The Michigan State Senate just passed a bill establishing a joint presidential primary on Jan. 15.
All the chambers' Republicans voted yes; all the chambers' Democrats voted no.
Many Democrats objected on technical grounds.
The bill will now have to be reconciled with a version passed by the state house of representatives.
Gov. Jennifer Granholm is eager to sign the bill.
More information here:
State Democratic Chairman Mark Brewer said the bill contains language that doesn't comply with Democratic National Committee rules, so it's unacceptable as written. The bill is expected to be changed once it reaches the Democrat-controlled House.
If Michigan moves to a Jan. 15 primary, it's likely Iowa and New Hampshire would move up their first-in-the-nation contests.
A number of prominent Michigan Democratic political leaders, including Gov. Jennifer Granholm, favor holding a closed presidential primary with the Republicans. State GOP Chairman Saul Anuzis has agreed on a Jan. 15 presidential primary if Democrats will go along.
But not all Michigan Democrats favor a primary. Backers of former North Carolina Sen. John Edwards want to hold a caucus because they think that will increase the influence of union members who back him.
So a caucus or a primary?
UPDATE: Ambinder has more on some of the political maneuvering behind this Michigan debate:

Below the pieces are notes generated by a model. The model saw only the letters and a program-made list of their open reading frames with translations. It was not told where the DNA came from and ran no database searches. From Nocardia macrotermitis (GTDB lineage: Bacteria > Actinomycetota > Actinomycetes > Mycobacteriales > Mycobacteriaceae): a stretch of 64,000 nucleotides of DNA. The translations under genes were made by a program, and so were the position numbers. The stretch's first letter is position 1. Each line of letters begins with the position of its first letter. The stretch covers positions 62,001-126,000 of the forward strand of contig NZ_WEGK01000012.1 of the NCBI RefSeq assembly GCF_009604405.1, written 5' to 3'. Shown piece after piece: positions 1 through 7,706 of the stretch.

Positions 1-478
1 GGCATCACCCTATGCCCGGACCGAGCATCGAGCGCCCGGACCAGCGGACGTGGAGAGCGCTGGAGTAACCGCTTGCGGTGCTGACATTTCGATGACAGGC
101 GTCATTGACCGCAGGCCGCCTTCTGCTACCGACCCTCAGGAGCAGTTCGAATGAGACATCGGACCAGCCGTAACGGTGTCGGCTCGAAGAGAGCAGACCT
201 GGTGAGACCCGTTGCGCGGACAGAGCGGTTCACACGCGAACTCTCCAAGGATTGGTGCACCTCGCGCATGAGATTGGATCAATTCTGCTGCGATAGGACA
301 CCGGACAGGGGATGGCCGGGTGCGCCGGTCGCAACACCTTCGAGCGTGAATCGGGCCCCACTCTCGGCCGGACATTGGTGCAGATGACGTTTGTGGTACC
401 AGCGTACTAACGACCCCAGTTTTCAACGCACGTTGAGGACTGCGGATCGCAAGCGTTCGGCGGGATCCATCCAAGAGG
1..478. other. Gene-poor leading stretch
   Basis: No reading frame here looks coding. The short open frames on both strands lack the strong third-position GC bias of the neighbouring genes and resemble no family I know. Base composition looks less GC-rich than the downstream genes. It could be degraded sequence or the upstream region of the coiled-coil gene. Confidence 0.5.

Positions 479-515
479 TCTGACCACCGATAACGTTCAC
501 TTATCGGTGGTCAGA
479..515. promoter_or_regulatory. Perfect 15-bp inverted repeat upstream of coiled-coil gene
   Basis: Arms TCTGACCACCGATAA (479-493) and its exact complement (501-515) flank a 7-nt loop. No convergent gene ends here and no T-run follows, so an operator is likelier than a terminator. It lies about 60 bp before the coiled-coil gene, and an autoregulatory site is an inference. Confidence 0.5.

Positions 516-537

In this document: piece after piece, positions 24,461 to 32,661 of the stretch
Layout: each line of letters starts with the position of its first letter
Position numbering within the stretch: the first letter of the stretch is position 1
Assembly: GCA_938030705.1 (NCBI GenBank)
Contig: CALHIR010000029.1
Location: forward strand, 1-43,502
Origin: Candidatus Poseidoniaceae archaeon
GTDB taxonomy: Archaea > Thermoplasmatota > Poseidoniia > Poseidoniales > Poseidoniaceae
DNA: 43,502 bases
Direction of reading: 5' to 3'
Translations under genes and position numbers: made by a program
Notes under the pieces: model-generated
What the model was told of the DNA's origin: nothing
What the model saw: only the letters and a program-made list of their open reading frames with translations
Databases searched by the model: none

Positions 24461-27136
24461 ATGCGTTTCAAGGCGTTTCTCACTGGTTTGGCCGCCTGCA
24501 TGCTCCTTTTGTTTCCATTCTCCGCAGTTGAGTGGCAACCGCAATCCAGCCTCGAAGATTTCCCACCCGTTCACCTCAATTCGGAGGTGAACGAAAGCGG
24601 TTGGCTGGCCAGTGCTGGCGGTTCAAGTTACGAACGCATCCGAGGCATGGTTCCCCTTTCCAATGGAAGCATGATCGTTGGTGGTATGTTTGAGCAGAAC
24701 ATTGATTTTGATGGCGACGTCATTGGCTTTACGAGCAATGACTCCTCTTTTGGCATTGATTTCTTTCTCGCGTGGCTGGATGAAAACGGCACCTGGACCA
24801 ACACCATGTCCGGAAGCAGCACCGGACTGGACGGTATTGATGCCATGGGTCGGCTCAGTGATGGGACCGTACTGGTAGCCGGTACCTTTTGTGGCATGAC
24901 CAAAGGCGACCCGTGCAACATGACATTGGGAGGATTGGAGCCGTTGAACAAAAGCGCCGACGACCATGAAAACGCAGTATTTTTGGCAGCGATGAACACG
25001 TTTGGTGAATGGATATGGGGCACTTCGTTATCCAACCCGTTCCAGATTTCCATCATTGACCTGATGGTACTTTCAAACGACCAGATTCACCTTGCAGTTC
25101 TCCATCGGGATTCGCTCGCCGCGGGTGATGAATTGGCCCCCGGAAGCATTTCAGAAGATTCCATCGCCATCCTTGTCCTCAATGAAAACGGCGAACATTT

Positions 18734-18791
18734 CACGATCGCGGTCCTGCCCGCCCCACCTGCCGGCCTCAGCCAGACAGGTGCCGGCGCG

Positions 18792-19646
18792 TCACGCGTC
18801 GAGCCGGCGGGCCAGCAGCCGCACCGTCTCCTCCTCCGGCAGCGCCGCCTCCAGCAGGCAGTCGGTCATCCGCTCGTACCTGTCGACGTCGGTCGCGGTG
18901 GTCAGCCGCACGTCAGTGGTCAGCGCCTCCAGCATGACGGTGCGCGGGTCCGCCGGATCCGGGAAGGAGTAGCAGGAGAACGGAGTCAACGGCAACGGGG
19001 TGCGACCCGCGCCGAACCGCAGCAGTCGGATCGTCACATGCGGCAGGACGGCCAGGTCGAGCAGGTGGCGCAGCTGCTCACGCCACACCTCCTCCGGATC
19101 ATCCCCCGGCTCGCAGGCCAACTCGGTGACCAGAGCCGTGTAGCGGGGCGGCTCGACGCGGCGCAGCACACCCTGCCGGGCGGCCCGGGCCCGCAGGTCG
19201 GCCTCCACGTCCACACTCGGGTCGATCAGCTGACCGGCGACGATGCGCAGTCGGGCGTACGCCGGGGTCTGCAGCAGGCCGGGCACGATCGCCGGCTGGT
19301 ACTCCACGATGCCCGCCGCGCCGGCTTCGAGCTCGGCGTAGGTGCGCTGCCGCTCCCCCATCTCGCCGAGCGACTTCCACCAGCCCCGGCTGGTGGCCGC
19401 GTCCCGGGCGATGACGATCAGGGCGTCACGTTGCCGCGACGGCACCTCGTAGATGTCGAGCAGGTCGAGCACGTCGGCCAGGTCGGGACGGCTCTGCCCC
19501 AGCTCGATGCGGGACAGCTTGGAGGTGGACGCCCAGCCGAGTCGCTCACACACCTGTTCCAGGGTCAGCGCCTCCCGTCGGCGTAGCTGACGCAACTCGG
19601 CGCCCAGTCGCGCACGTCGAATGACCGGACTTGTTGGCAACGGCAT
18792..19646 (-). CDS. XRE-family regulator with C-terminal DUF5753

Some Democrats are protesting. Rep. Bart Stupark (D-MI) sent a letter to Gov. Jennifer Granholm and Michigan Democratic Party chairman Mark Brewer urging them to keep the party's traditional caucus, which the state party pays for. A state-run primary would cost taxpayers $12M, Stupak writes, and besides, Michigan's 31 county political parties are already preparing for the caucuses.
Privately, Brewer may be sympathetic to Stupak's argument. Party-run caucuses -- or "Firehouse primaries," as they're called, are enormously beneficial to the state party because they serve as a dress rehearsal for election day get-out-the-vote activities and provide an easy way for the party to enhance its voter lists. They're also easy to control -- and party interest groups, like Michigan's extremely powerful United Auto Workers union, tend to exert an outsized influence on the outcome. It comes as no surprise that UAW, a union which is said to be on the verge of endorsing Sen. John Edwards, also opposes a state-run primary. (The State Dems, per published reports, are waiting to see what the bill says before they react. The State Republicans are on board with Granholm and the legislature.)
On the other side of this equation is Gov. Granholm, who Edwards factions in the state believe is acting at the beheast of Sen. Hillary Clinton. The theory is that it would be much easier for Clinton to win a primary beauty contest than a caucus, which would require organization -- read: labor, read: the UAW. (Actually, labor power in Michigan is concentrated in the UAW and in the National Education Association, which probably won't endorse.)